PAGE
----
IRS confirms that AMT credit refunds will not be subject to sequestration

IRS confirms that AMT credit refunds will not be subject to sequestration

Authored by Tim Kramer


One of the many provisions in the Tax Cuts and Jobs Act (TCJA) was the repeal of the corporate Alternative Minimum Tax (AMT) that went into effect for tax years beginning after 2017. Along with the repeal of AMT was the amendment of Internal Revenue Code section 53(e) to allow for refunds of outstanding AMT credit carryforwards that existed as of Dec. 31, 2017. AMT credit carryforwards remaining after utilization against the current year tax liability are refundable at a 50 percent rate in taxable years 2018, 2019 and 2020, with any remaining credits being fully refundable in 2021.

Sequestration (prior guidance)

According to an Internal Revenue Service (IRS) release dated Nov. 5, 2018, the IRS deemed refundable AMT credits subject to sequestration under the Balanced Budget and Emergency Deficit Control Act of 1985, as amended. This meant that AMT credit refund payments processed on or after Oct. 1, 2017, and on or before Sept. 30, 2018, would be reduced by the fiscal year 2018 sequestration rate of 6.6 percent. The sequestration rate drops down to 6.2 percent for refund payments processed on or after Oct. 1, 2018, and on or before Sept. 30, 2019. Because of the refund holdback due to sequestration, it was recommended that companies consider a valuation allowance or reserve for the expected sequestration amount against their deferred tax asset or tax recoverable within their year-end Dec. 31, 2017 financial statements.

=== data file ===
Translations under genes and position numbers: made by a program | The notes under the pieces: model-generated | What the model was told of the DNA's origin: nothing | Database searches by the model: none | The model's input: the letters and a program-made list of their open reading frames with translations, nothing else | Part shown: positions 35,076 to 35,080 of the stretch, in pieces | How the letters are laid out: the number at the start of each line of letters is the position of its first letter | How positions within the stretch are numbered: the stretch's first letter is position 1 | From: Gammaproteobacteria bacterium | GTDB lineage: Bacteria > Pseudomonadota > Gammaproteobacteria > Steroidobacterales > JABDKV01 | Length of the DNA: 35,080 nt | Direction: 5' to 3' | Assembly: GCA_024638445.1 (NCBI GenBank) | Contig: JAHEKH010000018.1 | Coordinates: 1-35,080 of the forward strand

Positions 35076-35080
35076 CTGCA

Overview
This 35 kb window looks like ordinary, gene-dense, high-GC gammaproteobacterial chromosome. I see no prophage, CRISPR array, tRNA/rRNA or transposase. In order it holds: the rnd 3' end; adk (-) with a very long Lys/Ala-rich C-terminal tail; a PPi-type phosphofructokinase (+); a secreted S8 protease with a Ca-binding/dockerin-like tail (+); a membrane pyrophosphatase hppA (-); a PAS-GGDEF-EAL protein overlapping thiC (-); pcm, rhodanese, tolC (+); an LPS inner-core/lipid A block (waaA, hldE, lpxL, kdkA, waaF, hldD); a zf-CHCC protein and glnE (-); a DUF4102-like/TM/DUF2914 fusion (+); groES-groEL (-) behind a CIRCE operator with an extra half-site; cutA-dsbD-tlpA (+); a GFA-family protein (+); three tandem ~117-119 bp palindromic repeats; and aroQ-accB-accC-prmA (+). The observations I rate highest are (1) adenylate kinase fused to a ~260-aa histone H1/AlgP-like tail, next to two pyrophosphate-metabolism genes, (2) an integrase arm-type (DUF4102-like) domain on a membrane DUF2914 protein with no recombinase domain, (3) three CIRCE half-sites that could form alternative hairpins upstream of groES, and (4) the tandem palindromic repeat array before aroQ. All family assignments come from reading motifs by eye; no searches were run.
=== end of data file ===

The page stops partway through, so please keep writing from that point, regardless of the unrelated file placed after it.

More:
IRS update

In a release dated Jan. 14, 2019, the IRS reversed their earlier announcement by stating that refundable AMT credits under section 53(e) will not be subject to sequestration. Therefore taxpayers that have an excess AMT credit carryforward after current year utilization will receive the full amount of the AMT credit refund (at the 50 percent rate per year through 2020) without any IRS holdback due to sequestration. Companies should consider the impact of this IRS release in their deferred tax valuation allowance or reserve calculations included in their financial statements.

We highly recommend you confer with your Baker Tilly tax advisor to understand your specific situation and how this impacts your organization.

For more information on this topic, or to learn how Baker Tilly insurance tax specialists can help, contact our team.

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